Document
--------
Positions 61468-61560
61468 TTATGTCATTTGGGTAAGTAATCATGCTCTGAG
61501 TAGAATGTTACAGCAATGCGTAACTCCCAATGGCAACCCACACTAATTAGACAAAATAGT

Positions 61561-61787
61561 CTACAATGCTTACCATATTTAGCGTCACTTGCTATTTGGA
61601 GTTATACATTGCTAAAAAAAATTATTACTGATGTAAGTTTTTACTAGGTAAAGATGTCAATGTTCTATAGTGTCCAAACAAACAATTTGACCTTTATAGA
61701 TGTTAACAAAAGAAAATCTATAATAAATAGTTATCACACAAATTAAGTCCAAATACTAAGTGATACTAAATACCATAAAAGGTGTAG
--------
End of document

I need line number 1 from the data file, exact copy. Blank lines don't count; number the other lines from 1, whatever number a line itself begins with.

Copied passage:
Positions 61468-61560